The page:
Michael Koss (University of Munich) asks how to accommodate oppositions without running the risk of democratic backsliding, both when they come into existence in the first place and over time. He introduces the example of Western European legislatures (1866–2015) and suggests that the central aim of procedural reforms in parliaments should be to maintain legislative democracy. Using an original dataset covering all European democracies since the formation of the French Second Republic in 1848, Fernando Casal Bértoa (University of Nottingham) will assess to what extent party systems have really changed over-time, what explains party system (de-) institutionalization and the rise of support for anti-political-establishment parties, as well as examine how economic political crisis have altered the way political parties interact. Silvia Fierăscu (Central European University) discusses the formation, evolution and effects of state capture and institutionalized grand corruption as a challenge to democratic institutional building. Through an original theoretical and analytical framework she identifies patterns of political control over market resources in post-communist settings.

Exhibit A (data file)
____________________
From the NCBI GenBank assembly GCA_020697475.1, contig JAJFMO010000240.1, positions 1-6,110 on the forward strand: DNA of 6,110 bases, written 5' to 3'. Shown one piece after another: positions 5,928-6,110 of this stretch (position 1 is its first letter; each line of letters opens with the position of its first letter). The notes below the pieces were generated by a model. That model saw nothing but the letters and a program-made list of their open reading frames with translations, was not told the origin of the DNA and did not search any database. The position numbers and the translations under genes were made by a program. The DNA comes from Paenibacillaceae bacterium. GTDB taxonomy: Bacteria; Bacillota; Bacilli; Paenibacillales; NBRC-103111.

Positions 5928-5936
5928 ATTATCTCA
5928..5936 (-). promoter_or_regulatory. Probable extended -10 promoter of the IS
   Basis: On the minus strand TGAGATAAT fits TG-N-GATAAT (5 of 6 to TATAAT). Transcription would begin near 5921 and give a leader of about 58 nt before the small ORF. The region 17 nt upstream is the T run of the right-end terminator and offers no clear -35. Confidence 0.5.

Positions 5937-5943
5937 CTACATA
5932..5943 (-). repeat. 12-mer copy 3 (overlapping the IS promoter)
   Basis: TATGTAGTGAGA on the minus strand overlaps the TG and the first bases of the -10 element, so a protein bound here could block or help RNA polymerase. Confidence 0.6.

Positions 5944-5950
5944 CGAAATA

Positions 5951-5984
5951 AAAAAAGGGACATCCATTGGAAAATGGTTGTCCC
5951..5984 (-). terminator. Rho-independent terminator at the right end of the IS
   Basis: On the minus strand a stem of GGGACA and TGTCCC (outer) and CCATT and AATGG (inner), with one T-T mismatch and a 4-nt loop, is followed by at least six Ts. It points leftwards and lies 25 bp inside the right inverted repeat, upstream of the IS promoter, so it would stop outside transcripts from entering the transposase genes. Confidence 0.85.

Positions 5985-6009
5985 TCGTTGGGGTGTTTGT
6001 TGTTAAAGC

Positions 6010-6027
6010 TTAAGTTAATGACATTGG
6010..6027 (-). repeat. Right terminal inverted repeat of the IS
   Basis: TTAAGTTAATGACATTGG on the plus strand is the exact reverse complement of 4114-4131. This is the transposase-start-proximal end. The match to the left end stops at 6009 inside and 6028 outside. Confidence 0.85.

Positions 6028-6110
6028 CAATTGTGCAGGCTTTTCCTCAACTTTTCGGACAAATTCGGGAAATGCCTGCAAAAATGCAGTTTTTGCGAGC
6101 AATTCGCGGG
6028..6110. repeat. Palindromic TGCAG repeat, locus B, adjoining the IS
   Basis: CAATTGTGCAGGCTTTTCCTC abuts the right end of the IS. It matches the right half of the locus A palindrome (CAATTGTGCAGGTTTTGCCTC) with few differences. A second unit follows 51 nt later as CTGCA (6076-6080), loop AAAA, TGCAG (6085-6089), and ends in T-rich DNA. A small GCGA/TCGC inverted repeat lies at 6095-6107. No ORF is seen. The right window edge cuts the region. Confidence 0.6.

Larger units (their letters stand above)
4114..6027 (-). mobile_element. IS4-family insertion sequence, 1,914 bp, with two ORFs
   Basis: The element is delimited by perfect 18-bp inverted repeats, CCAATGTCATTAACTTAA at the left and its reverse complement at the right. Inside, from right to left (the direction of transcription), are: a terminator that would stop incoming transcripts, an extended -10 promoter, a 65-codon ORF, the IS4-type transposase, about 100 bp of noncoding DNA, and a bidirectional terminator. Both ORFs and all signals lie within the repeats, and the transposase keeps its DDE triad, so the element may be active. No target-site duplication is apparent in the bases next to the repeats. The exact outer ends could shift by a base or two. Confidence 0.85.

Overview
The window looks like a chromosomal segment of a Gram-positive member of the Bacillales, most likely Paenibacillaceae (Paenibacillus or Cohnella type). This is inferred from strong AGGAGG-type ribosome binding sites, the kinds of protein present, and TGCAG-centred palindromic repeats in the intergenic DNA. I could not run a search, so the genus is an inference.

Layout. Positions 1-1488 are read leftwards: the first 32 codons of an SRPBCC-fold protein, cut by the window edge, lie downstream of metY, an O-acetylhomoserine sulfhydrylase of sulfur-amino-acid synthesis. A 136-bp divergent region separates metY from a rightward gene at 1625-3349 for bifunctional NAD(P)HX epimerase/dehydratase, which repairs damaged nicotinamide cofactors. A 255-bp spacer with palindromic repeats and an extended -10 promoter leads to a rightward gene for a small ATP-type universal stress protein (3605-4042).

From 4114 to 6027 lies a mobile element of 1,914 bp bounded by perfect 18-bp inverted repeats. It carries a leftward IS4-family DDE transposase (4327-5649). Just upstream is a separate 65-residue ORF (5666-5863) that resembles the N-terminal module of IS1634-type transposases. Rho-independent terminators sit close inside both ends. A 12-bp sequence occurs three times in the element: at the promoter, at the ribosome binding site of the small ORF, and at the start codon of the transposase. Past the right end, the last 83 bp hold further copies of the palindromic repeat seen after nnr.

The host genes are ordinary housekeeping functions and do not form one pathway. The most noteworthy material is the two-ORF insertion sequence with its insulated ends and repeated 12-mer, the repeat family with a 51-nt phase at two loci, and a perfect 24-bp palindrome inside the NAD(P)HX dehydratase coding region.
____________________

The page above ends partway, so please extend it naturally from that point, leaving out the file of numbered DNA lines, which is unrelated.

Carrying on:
Moderator: Veronica Anghel (IWM Visiting Fellow)